Fig.5: Graph of frequency aliasing, showing folding frequency and periodicity. Frequencies above fs/2 have an alias below fs/2, whose value is given by this graph.
Two complex sinusoids, colored gold and cyan, that fit the same sets of real and imaginary sample points when sampled at the rate (fs) indicated by the grid lines. The case shown here is: fcyan = f-1(fgold) = fgold - fs Aliasing between a positive and a negative frequency.svg
Two complex sinusoids, colored gold and cyan, that fit the same sets of real and imaginary sample points when sampled at the rate (fs) indicated by the grid lines. The case shown here is: fcyan = f−1(fgold) = fgoldfs

Complex sinusoids

Complex sinusoids are waveforms whose samples are complex numbers, and the concept of negative frequency is necessary to distinguish them. In that case, the frequencies of the aliases are given by just: fN( f ) = f + N fs.  Therefore, as  f  increases from  0  to  fs, f−1( f )  also increases (from  fs  to 0).  Consequently, complex sinusoids do not exhibit folding. [upper-alpha 1]

Sample frequency

Illustration of 4 waveforms reconstructed from samples taken at six different rates. Two of the waveforms are sufficiently sampled to avoid aliasing at all six rates. The other two illustrate increasing distortion (aliasing) at the lower rates. Aliasing.gif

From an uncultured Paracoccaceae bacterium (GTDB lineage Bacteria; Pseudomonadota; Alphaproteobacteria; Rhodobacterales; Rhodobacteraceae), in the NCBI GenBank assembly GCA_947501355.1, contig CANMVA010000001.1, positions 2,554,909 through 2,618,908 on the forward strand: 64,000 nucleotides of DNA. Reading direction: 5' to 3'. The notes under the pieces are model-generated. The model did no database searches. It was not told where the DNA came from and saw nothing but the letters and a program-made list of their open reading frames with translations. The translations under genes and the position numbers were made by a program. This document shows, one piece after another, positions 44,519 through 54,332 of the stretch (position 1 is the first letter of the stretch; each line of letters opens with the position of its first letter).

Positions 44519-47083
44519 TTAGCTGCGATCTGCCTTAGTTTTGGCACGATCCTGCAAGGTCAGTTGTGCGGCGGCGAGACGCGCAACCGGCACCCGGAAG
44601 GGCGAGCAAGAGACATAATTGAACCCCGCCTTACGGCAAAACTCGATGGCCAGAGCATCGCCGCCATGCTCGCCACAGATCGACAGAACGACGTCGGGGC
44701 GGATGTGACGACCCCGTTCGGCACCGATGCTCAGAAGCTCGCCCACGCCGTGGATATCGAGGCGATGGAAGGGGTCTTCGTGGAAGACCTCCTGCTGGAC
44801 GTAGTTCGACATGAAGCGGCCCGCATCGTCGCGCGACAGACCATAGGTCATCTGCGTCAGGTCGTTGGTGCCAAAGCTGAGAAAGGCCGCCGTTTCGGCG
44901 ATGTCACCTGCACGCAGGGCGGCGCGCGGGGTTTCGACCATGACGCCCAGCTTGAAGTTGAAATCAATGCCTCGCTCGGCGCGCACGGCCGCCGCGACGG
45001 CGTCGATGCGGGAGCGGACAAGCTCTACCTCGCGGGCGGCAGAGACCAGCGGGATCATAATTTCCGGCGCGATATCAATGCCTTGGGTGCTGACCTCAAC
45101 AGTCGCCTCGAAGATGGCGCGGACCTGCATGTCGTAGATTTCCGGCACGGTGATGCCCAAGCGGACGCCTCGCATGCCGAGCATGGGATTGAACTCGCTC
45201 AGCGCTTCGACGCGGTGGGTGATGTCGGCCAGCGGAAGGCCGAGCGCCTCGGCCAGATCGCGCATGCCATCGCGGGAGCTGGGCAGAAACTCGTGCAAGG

Illustration of 4 waveforms reconstructed from samples taken at six different rates. Two of the waveforms are sufficiently sampled to avoid aliasing at all six rates. The other two illustrate increasing distortion (aliasing) at the lower rates.

When the condition  fs/2 > f   is met for the highest frequency component of the original signal, then it is met for all the frequency components, a condition called the Nyquist criterion. That is typically approximated by filtering the original signal to attenuate high frequency components before it is sampled. These attenuated high frequency components still generate low-frequency aliases, but typically at low enough amplitudes that they do not cause problems. A filter chosen in anticipation of a certain sample frequency is called an anti-aliasing filter.

The filtered signal can subsequently be reconstructed, by interpolation algorithms, without significant additional distortion. Most sampled signals are not simply stored and reconstructed. But the fidelity of a theoretical reconstruction (via the Whittaker–Shannon interpolation formula) is a customary measure of the effectiveness of sampling.

Historical usage

Historically the term aliasing evolved from radio engineering because of the action of superheterodyne receivers. When the receiver shifts multiple signals down to lower frequencies, from RF to IF by heterodyning, an unwanted signal, from an RF frequency equally far from the local oscillator (LO) frequency as the desired signal, but on the wrong side of the LO, can end up at the same IF frequency as the wanted one. If it is strong enough it can interfere with reception of the desired signal. This unwanted signal is known as an image or alias of the desired signal.

Angular aliasing

Aliasing occurs whenever the use of discrete elements to capture or produce a continuous signal causes frequency ambiguity.